A frenectomy sounds serious and scary, so when your dentist says you may need one, it’s common to feel a little nervous. We’ll explain what this procedure actually entails, and if you should take any precautions with your oral health before or after you’ve had one.

What Are Frenula?

A frenulum is just a small bit of tissue that helps prevent a particular organ from moving much. They are very helpful in keeping everything in their place, giving you more control over those particular parts of your body.

wide open toothy mouth displaying frenula

Frenectomy Definition

A frenectomy involves removing a frenulum. There are three types of frenectomies that are common in dentistry:
1. Lingual: Removal of the tissue that connects your tongue and mouth floor.
2. Labial: Removal of the tissue that connects your upper lip to the gums of your upper teeth.
3. Gingival: Removal of the gum tissue that connects two teeth.

Why Would I Need a Frenectomy?

Sometimes, frenula can actually cause harm, especially when they are overgrown and begin to add unnecessary discomfort and pressure on surrounding tissues. We have seen this occur with the aforementioned frenula, which can cause pain, gum recession, gaps between teeth, ability to properly speak and eat, and impact the function of teeth.

Frenectomies usually happen while the frenula are still developing or have just developed, so they are more common in children (either before or just after permanent teeth come in) in order to prevent further damage.

Frenectomy Procedure

Frenectomies are easy and painless procedures, and involve a simple laser to remove the excess tissue. In fact, the procedure usually lasts for around 20 minutes, and there isn’t much down time necessary after the procedure is over!

Your child’s dentist will be able to check their frenula growth during their exams, which is one of the reasons why it’s so important to schedule routine dental appointments and examinations twice a year. At North Richland Hills Dentistry, we’re dedicated to delivering superior service to all of our clients. Contact us to schedule an appointment today!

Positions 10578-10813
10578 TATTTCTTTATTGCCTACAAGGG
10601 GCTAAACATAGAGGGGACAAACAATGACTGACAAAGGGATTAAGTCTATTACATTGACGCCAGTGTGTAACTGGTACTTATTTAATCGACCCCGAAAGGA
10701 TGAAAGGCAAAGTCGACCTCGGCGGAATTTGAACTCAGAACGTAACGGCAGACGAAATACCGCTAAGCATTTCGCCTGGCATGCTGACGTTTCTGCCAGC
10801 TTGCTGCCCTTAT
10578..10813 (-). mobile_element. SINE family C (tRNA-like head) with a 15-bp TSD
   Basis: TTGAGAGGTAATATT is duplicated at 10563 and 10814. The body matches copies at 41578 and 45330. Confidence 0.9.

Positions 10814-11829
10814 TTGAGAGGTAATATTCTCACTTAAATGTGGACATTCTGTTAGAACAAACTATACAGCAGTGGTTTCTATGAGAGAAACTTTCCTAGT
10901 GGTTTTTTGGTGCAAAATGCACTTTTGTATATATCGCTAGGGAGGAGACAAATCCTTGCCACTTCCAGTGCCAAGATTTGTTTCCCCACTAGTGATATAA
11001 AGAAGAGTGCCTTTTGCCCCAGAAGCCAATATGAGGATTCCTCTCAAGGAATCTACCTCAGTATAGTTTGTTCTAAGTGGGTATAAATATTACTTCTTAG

Relax at the Dentist with Dental Sedation

A dark-haired man with a beard wears a hat against a cloudy sky and breathes deeply to help him relax

Does the thought of a dental appointment make you nervous? You’re not alone. Dental care has come a long way, and it’s more comfortable now than ever to receive a dental treatment. That being said, dental anxiety is a real issue, and it can prevent you from having a beautiful, healthy smile. Dental sedation allows you to have a relaxed, stress-free visit so that you can reap the benefits of top-notch dental treatment without the fear. Here is a handy guide of 3 types of dental sedation so you can determine which can best help you.

1. Nitrous Oxide

Commonly known as “laughing gas,” nitrous oxide allows you to feel completely at ease yet conscious during your procedure. With this sedation technique, a small mask will be placed over your nose so you can inhale the nitrous oxide. Once your procedure is over, the effects of nitrous oxide dissipate quickly so you won’t need someone to drive you home and you won’t feel groggy hours later.

2. Oral Conscious Sedation

Oral conscious sedation helps you feel restful during your procedure while also allowing you to be conscious and awake. All you have to do is take a prescription medication one hour before your treatment to feel the effect. It does take a few hours to wear off after your treatment is over, so make sure to set aside time to rest and recover after your treatment and arrange a ride home beforehand.

3. IV Sedation

Intravenous sedation dentistry is great for those who aren’t scared of needles. It’s a very powerful form of dental sedation, and many patients don’t realize how much time has passed from the moment that they receive sedation to the moment that they wake up! If you’re worried about how much pain you will experience during your treatment, then this is a great option for you.

Visit Our Comfortable Office!

It’s our priority to deliver comfortable, expert care here at North Richland Hills Dentistry, so dental anxiety and the fear of discomfort don’t hold you back from taking care of your oral health. We encourage you to visit our office, ask questions, and take advantage of our wonderful amenities. Don’t forget to take a look at our patient specials. To schedule your next appointment or to ask our friendly team questions about our dental sedation options, contact us today!